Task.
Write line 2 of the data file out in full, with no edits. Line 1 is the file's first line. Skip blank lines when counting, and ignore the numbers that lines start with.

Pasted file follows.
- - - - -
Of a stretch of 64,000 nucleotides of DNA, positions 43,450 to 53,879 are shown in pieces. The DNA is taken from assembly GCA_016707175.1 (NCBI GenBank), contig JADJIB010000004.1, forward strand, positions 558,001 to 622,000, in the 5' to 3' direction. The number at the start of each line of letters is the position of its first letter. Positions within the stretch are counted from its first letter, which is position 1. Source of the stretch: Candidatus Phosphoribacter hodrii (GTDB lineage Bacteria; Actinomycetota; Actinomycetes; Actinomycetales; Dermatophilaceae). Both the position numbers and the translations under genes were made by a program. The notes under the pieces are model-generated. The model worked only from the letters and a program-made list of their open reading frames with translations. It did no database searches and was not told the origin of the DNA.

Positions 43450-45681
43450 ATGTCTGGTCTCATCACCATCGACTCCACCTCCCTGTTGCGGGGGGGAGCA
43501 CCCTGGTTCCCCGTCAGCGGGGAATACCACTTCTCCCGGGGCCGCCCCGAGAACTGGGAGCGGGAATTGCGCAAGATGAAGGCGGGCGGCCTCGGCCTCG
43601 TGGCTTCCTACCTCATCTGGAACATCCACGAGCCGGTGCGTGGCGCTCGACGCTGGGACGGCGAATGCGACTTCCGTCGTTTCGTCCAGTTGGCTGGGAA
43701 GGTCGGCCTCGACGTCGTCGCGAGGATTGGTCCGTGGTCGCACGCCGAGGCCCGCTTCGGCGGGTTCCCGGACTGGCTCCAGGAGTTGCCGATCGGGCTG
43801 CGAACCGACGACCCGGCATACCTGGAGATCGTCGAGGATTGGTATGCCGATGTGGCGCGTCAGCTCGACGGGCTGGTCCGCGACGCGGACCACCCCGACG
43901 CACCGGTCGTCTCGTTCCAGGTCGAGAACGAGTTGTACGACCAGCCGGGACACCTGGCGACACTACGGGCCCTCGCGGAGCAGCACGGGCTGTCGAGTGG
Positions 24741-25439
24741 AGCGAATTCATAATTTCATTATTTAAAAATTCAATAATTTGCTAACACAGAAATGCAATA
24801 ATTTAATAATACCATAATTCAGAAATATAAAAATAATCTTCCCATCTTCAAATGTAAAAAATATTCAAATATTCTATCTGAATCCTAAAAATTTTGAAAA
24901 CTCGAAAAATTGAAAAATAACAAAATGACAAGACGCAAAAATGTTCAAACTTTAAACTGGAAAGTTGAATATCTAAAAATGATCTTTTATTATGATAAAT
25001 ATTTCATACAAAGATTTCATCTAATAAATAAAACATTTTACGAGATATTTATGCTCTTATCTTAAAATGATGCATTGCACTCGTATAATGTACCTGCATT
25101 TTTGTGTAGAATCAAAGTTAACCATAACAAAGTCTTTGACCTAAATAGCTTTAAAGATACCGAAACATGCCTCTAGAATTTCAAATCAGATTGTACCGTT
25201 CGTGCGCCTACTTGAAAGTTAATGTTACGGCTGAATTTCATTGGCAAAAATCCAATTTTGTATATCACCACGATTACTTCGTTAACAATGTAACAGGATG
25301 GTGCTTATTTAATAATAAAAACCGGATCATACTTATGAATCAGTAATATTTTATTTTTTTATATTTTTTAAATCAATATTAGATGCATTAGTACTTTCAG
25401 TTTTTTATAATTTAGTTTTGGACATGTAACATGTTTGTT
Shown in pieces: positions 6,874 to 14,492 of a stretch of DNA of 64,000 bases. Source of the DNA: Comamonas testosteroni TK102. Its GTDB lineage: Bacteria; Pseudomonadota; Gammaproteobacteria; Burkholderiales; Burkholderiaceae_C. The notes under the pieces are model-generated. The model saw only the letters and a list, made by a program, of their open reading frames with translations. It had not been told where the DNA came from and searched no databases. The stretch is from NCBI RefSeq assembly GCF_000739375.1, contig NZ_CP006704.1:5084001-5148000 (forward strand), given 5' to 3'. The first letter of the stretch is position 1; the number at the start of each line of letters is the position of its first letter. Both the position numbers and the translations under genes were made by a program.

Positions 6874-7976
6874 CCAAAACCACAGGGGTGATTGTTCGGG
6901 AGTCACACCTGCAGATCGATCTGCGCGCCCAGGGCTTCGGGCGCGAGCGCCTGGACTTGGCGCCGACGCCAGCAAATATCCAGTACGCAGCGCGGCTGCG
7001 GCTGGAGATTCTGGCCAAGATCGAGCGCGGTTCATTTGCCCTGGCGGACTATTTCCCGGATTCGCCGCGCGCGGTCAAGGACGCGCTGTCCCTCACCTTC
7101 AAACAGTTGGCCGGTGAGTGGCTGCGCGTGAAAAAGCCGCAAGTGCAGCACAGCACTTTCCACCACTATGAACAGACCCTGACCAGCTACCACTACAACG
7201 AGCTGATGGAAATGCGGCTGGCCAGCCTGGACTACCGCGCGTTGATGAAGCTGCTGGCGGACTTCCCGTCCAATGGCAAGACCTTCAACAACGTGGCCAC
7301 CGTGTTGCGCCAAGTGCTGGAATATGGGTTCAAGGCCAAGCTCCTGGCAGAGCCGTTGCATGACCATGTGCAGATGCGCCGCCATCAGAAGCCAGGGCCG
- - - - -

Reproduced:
Positions 43450-45681